moment when the truck collided with you at that Charlotte intersection or that kid yapping on his cell phone cut you off.

You may lack motivation or money to move forward with important projects in your life–projects both related to and entirely separate from your North Carolina personal injury case. You can’t exactly “conjure” enthusiasm out of nothing. And you can’t make your obligations all go away.

So how should you proceed? How can you avoid getting buried by your to do list?

First of all, acknowledge reality. Exactly how much energy do you have now–not how much energy do you hope to have three weeks from now, after you go through therapy. How do you feel now? How many hours a day can you concentrate? How good is your concentration? Et cetera.

Also, be honest about your obligations. What are your work obligations? What are your child care obligations? Your financial obligations? Make a comprehensive list. Get everything down on paper, so that you can wrestle with it in a systematic way.

Once you complete this exercise, it’s time to get creative.

Can you leverage your current capacities/resources to handle a little bit more work?

For instance, right now, you may feel like you can only get three or four working hours a day because of your illness. But maybe if you handed off some chores to a friend or relative, you could get an extra hour a day to get the “real stuff” done.

So get creative and think about how to expand your productivity.

Likewise, figure out what you can knock off your list–or defer indefinitely for several weeks or several months. For instance, you might have been planning a big project at work. But can you put that project on hold for several months while you recover? You may have wanted to go on a spa retreat with your girlfriend from college. But can you put that on hold, while you recover?

To jog your thinking, ask yourself these difficult questions, and spend time brainstorming. What if you only had half as much energy in your day? What compromises would you make? What if you had to nix half of the projects on your plate? Could you do it? If so, how?

This kind of exercise will highlight the resources you do have. One way to shortcut the busy work is to connect with an experienced North Carolina auto accident law firm, like DeMayo Law. Find out more about how we help like you on our site, or call us now for thorough insight into your challenges.

One North Carolina Truck Accident: Three Radically Different Outcomes

January 29, 2013, by Michael A. DeMayo

Prosecuting a North Carolina truck accident case is complicated — both by the inherent trickiness of truck accident forensics and by the diversity of potentially liable parties.

To understand why, consider a hypothetical crash. Let’s say that you were driving on I-95 South, when a commercial big rig jackknifed in front of your car. The ensuing crash totaled your vehicle and caused you severe injuries, including broken ribs, internal bleeding, and a concussion. Who should be blamed for the accident, and how should you strive to collect compensation from that party?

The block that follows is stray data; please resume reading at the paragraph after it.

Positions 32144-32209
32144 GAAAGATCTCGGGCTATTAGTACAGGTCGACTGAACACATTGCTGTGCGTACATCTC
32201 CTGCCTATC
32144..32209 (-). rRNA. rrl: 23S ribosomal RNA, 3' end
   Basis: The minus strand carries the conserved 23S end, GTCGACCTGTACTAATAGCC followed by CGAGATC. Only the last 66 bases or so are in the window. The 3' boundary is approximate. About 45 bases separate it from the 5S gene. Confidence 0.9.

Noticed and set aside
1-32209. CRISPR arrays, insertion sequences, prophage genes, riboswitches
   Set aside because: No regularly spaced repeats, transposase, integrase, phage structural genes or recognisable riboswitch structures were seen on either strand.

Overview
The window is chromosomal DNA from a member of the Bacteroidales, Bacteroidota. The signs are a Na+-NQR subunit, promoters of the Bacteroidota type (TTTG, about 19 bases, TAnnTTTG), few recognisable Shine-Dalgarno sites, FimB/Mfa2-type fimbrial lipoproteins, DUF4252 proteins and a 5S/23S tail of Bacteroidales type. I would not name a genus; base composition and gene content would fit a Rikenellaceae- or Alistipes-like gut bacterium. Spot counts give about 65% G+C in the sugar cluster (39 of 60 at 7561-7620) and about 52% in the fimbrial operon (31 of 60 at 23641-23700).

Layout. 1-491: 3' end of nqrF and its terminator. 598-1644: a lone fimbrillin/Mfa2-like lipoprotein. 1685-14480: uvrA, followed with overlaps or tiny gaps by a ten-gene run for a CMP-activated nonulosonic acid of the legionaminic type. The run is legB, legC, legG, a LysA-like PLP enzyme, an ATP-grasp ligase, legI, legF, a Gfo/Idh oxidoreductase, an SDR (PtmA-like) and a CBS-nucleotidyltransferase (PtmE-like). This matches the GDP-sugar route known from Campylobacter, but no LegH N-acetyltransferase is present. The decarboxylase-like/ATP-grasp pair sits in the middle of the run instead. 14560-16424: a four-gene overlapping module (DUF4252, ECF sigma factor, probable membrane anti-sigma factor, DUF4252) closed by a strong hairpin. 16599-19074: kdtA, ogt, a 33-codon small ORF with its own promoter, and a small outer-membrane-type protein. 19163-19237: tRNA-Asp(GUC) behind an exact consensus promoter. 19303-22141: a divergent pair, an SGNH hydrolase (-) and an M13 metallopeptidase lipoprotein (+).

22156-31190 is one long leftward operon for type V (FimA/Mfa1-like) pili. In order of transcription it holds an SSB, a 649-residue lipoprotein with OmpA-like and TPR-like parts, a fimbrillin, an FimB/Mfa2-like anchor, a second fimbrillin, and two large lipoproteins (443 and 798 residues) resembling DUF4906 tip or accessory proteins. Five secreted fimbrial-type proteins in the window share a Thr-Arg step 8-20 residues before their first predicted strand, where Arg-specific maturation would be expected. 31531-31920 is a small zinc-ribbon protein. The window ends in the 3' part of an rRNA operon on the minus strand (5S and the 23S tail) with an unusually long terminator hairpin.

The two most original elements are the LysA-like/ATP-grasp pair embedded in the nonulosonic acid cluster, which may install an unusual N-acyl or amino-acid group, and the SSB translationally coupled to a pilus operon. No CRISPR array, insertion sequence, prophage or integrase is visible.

Here are three possible outcomes:

1. The driver was to blame.

Investigative work reveals that the truck driver was way over his allotted hours. He had also ingested a cocktail of alcohol and over the counter amphetamines. His negligence/carelessness clearly contributed to his bad driving, and thus he should be targeted. You might also target the trucking company that hired him for failing to screen/supervise its drivers.

2. The state/local municipality was to blame.

Imagine, instead, that the investigation reveals poor road upkeep on that stretch of I-95. The trucker jackknifed because he hit debris in lanes. Thus, the ultimate responsibility should be traced to the municipal organization(s) responsible for keeping junk off the highway.

3. Another driver should be to blame.

Perhaps the investigation reveals that another driver had cut off the trucker a tenth of a mile before the truck jackknifed. The proper outcome in this case should be to apportion blame/legal responsibility to the driver of that third vehicle and/or that driver’s insurer.

These examples are radical oversimplifications — in real life, cases are more complicated, and multiple parties can be simultaneously sued for damages.

The point is that you need an experienced, intelligent North Carolina truck accident law firm to help you investigate exactly what happened in your crash and help you come up with a battle plan to get fair compensation.

Curious and Curious-er! After a North Carolina Truck Accident, Over $40,000 Missing from Armored Car…

December 11, 2012, by Michael A. DeMayo

This North Carolina truck accident sounds, on the surface, like something out of a spy movie.